Emirates’ recruiters scour the world for cabin crew talent with 30 city stops
Emirates, the world’s most global airline, is seeking talented people with a passion for service to join its award-winning cabin crew team.
As air travel returns with a vengeance, the airline’s recruiters are busy meeting and hiring candidates in 30 cities from now until the end of June. In this latest drive, Emirates’ teams will travel from Australia to the UK, and dozens of European cities in between, as well as Cairo, Algiers, Tunis and Bahrain.
Abdulaziz Al Ali, Emirates Group’s Executive Vice President for Human Resources said: “There’s no more exciting airline than Emirates for anyone interested in a flying career, and we’ve received tremendous interest since we began our recruitment drive for cabin crew in November.”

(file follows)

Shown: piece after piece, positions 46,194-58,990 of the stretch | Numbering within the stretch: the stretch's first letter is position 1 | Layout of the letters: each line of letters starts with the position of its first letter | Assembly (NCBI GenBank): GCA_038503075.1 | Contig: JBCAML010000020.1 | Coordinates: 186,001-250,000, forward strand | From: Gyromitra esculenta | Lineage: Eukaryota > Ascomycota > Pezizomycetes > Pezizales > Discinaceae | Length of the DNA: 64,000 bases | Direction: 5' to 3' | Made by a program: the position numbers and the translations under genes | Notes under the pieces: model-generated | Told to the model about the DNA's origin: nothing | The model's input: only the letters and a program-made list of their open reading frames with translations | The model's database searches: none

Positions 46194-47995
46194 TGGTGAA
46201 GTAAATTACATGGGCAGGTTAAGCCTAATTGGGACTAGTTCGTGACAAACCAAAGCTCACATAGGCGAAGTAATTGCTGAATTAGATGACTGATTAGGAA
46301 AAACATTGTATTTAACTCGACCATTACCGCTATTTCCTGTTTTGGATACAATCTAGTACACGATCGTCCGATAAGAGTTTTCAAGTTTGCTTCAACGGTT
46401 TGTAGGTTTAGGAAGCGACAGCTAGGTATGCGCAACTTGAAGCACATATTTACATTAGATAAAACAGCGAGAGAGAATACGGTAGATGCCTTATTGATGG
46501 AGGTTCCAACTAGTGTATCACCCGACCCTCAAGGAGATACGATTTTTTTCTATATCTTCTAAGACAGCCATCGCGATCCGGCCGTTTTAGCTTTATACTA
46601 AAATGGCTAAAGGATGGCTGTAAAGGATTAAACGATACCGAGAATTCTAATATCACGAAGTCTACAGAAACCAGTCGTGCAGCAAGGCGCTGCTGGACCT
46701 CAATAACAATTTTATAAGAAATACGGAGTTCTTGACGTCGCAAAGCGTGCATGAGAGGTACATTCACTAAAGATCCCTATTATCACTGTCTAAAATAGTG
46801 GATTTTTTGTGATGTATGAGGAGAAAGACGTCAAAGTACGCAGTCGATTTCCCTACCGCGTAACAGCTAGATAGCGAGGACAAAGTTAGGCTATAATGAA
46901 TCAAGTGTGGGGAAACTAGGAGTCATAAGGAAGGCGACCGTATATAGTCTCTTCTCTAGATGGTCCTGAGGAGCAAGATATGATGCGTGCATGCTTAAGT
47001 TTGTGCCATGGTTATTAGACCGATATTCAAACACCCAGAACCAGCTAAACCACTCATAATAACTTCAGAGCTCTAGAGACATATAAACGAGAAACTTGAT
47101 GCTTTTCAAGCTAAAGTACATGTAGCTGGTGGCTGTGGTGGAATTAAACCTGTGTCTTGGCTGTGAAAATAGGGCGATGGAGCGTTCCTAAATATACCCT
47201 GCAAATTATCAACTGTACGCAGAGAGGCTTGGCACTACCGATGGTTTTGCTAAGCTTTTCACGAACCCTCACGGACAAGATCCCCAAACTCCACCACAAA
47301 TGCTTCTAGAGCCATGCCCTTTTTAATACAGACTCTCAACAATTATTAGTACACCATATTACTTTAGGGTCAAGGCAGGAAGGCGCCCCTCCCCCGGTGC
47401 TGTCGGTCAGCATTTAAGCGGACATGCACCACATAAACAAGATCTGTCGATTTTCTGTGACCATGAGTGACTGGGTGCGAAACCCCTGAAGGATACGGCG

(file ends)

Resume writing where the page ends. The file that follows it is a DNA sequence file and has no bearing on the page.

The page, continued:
“While parts of the application process are done online, we always make the effort to meet our candidates in person whenever we can, and that is why our Talent Acquisition team is doing a whirlwind 30-city tour over the next 6 weeks to assess prospective candidates.”
Emirates’ truly global cabin crew team represent 160 nationalities, reflecting its customer mix and international operations in over 130 cities on six continents.
All Emirates crew are based in the exciting cosmopolitan city of Dubai, with company-provided accommodation, tax-free salary and more benefits.
Interested candidates can read more about the Emirates cabin crew role, and apply online at: https://www.emiratesgroupcareers.com/cabin-crew/